A 3-Day Summer Institute - An Exploration of Immigration in American History and its Impact in our Classrooms Featuring Sonia Nazario, author of “Enrique’s Journey,” and noted expert on the subject of immigration and Latin American studies.
A sense of belonging is essential to the social construction of any society, and the United States is no exception. From its founding to the present day, America has had an ambiguous record on immigration. The country has served as a beacon of hope for immigrants or, in the words of the poet Emma Lazarus, for the “huddled masses yearning to breathe free.” However, the United States has also fostered nativist and xenophobic movements. Immigration is a complex topic to discuss in relation to America’s past and our future as educators in metropolitan Chicago. This institute will examine the implications of immigration in American society and how it affects our work with students.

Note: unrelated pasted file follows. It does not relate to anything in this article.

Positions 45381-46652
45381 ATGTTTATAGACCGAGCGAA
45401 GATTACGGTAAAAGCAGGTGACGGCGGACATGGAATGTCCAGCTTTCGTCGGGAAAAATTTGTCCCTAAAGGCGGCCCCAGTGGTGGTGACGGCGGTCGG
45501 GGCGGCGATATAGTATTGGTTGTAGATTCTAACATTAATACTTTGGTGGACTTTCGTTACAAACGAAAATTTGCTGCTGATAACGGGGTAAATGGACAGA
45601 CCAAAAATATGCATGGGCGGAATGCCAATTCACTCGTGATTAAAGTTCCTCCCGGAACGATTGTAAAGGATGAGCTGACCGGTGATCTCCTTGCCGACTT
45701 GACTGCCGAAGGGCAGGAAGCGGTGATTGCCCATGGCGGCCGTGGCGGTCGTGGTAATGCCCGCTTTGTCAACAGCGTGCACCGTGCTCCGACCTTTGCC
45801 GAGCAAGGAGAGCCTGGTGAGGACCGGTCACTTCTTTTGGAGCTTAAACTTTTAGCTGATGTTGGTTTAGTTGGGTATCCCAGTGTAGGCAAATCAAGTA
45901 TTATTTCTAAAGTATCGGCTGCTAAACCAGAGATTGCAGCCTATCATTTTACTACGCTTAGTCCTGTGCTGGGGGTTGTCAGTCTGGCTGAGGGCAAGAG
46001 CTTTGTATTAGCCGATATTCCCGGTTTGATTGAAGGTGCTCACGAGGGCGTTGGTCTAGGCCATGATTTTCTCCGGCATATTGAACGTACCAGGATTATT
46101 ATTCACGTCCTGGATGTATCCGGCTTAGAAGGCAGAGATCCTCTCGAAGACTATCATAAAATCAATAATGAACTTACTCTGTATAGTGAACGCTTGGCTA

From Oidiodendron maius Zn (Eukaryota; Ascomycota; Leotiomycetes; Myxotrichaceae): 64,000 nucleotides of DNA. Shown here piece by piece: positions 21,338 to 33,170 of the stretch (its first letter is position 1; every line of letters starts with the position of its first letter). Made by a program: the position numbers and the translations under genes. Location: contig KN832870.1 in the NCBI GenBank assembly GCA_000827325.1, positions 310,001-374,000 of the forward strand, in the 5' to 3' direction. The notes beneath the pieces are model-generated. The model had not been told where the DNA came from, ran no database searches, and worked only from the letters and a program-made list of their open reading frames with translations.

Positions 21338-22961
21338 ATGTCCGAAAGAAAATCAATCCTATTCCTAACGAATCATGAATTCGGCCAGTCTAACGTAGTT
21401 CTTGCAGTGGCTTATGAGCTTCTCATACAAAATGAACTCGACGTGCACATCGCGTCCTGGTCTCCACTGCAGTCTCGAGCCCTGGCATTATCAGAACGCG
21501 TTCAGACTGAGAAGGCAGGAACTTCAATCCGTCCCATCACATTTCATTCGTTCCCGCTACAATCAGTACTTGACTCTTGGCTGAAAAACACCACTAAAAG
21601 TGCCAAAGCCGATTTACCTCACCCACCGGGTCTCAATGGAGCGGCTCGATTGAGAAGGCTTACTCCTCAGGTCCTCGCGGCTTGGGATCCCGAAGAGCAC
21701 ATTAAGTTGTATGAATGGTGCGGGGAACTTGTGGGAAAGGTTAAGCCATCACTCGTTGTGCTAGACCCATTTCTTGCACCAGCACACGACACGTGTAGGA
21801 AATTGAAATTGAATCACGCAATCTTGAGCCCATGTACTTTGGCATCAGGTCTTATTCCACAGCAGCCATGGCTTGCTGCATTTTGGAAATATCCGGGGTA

Participants in the 2013 DePaul University Facing History and Ourselves Summer Institute will:
--Explore historical examples of immigration and their role in shaping the United States.
--Examine teaching pedagogies focused on immigration applicable to elementary, middle & high school settings.
--Learn methods for building a sense of community in diverse classrooms.
--Develop ways of understanding immigration that are applicable to their own adult development.
DePaul is able to offer this three-day seminar free of charge to the first 50 individuals who register!
--Earn up to 21 CPDUs.
--Receive teacher resource materials.
--Make a lifelong connection to Facing History and Ourselves support and resources.
--Network with the DePaul University community.
The DePaul & Facing History and Ourselves collaboration is generously supported by the Donna and Jack Greenberg Charitable Trust.
Friday, June 28, 2013 at 8:30am to 4:00pm
2324 N Fremont St